It's likely that many residents won't bring cars to the Exchange given its proximity to Metro and location in a walkable neighborhood. If the developer had been able to build less parking, there may have been more opportunities to shape the building's mass to make it feel even less bulky. And there may not have been as many blank walls. There could actually be apartments and shops looking out onto Veterans Park.
Montgomery County's working on a new zoning code that would demand less parking near transit, but it's too late for this building. It's unfortunate, because the Exchange sits on a really prominent site in downtown Wheaton. It's also the first high-rise to be built there, meaning it will set the tone for decades of future development.
In some ways, the Exchange is a good precedent for the projects to come. But it may also be a cautionary tale, showing developers what not to do.
On narrow sidewalks, there's often a tension between different users and activities. But sidewalks in an urban place need to make room for people to do more than just walk through.
On Black Friday, I went to the Apple Store in Bethesda Row to get my computer checked out. Though the area is a really popular destination for shopping and dining, the sidewalks are surprisingly narrow, and seemingly designed to make walking difficult and unpleasant.
Here's the sidewalk two doors down from the Apple Store on Bethesda Avenue. Next to the curb, there's a row of big, mature street trees in large, fenced-off planters. Where the buildings step back, there's also a little seating area with some benches.
The level of the street falls about a foot here, meaning the seating area is actually below the sidewalk. So there's a brick wall around the benches, just in case anyone falls.
That leaves about four feet for the actual sidewalk, which becomes a narrow channel between the storefronts and the brick wall. Since it's also on an incline, there's a railing to meet the requirements of the Americans with Disabilities Act, blocking off about a foot of sidewalk between the railing and the storefronts.
On a busy day, or frankly on any day when people are outside, you can watch folks struggle to pass each other through this slalom course: shoppers with bags, parents with strollers, or groups of friends chatting. They look down to avoid eye contact, form a single-file line, or swivel their bodies to squeeze through. The sidewalk discourages strolling or lingering here, which is part of the attraction of Bethesda Row.
Given, this is right across from Bethesda Lane, a pedestrian-only street. And Bethesda Avenue itself is a pretty narrow and slow-moving street, which is much nicer to walk along than Georgia Avenue in downtown Silver Spring, where the sidewalks are similarly pedestrian-hostile but there's far more car traffic.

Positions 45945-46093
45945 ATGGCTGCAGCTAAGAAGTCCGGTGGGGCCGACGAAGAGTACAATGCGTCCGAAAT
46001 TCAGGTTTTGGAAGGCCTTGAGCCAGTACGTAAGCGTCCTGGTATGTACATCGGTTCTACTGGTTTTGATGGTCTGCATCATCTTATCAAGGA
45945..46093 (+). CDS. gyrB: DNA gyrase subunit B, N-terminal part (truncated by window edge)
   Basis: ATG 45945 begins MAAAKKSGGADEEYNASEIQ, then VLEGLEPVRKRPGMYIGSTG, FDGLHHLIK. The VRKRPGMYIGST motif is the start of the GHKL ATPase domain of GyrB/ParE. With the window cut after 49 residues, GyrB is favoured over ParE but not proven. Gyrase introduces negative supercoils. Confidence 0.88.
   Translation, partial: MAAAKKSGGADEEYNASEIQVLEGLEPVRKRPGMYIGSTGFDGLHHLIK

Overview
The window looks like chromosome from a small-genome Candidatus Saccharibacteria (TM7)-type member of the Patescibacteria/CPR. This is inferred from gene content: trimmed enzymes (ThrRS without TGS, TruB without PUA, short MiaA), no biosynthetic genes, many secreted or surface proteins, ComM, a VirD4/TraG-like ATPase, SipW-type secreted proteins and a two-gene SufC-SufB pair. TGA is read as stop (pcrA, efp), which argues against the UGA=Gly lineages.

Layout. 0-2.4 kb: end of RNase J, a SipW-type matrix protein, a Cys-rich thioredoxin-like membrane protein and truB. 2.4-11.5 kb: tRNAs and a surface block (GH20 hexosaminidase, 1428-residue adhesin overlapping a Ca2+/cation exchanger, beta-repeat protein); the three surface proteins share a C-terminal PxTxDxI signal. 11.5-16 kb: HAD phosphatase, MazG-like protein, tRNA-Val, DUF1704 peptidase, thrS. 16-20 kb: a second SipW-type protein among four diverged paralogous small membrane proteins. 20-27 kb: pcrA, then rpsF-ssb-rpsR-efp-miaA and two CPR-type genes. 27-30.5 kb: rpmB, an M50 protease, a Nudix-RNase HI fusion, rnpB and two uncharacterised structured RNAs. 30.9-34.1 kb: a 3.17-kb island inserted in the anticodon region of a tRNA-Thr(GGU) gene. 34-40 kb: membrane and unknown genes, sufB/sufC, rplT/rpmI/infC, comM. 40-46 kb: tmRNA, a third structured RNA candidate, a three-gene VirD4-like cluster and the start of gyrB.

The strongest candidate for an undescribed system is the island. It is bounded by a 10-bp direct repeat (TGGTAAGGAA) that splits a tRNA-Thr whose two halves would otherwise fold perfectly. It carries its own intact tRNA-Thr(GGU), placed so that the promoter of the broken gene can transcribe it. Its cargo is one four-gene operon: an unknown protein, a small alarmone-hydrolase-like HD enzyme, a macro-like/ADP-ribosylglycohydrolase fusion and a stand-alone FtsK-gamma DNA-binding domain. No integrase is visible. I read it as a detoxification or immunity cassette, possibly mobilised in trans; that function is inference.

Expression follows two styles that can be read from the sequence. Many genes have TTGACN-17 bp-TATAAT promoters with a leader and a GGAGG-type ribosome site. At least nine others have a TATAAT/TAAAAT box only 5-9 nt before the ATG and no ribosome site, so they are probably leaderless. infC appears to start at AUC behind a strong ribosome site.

But it still shows what happens when designers and engineers don't really think about the experience of walking through a place. Bethesda Row has most of the pieces to be a great place to hang out and gather, and most of the time it works really well. But poorly-designed sidewalks make it hard to enjoy being here.
After 5 years of study, Montgomery County approved a plan for a 10-route, 81-mile Bus Rapid Transit network this morning. If built, it could be the nation's largest BRT network.
The County Council unanimously voted for a plan to set aside road space for BRT on several major roads, including Route 355, Route 29, Georgia Avenue, and Veirs Mill Road, all of which already have high rates of transit use. It proposes dedicated bus lanes in 78% of the network, whether by repurposing existing lanes or widening roads to add new ones.
Supporters say the plan will give travelers an alternative to sitting in traffic while supporting future sustainable growth in places like White Flint and White Oak. "There's no real way forward in this county without transit," says Councilmember Marc Elrich, who first proposed a BRT network in 2008.
Now that the plan's approved, the county can begin detailed work on specific routes. Department of Transportation director Art Holmes wants to look at Route 355, Route 29, and Randolph Road first, while the Maryland State Highway Administration is already studying BRT on Georgia Avenue and Veirs Mill Road.
The approved BRT network. Red are corridors with at least one dedicated lane, blue are mixed-traffic, and purple are sections to be determined.
The plan has been controversial. While many civic, environmental, activist, and business groups endorsed BRT, a vocal minority in neighborhoods like Four Corners and Chevy Chase West fought the plan based on claims that it would take their property or endanger their children.
In response, councilmembers added language to the plan that would create more opportunities for public input. Each BRT corridor will have its own Citizens Advisory Committee of local stakeholders. And the council approved an amendment from Councilmember Valerie Ervin to not allow funding for BRT projects unless there's a public hearing first.
"We've taken almost unprecedented steps in this plan to make sure our communities are engaged," said Councilmember Roger Berliner, chair of the council's transportation committee.
Though all nine councilmembers voted for the plan, not all of them were satisfied with it. Echoing many skeptics of BRT, Councilmember Nancy Floreen noted that most Montgomery County residents drive, and that the BRT may not deliver as promised. "Montgomery County is largely suburban, and I think it's going to stay that way," she said.
It's true that this plan won't solve all of the county's transportation issues, as skeptics and opponents frequently point out. But the alternatives, whether it's improving existing bus service, building more highways, or extending Metro, are either too small, too destructive, or too expensive to really make a difference. And in a county with a growing number of car-free residents, increasing transit use, and an eagerness to attract young people, finding cost-effective ways to expand our transit network can do a lot of good.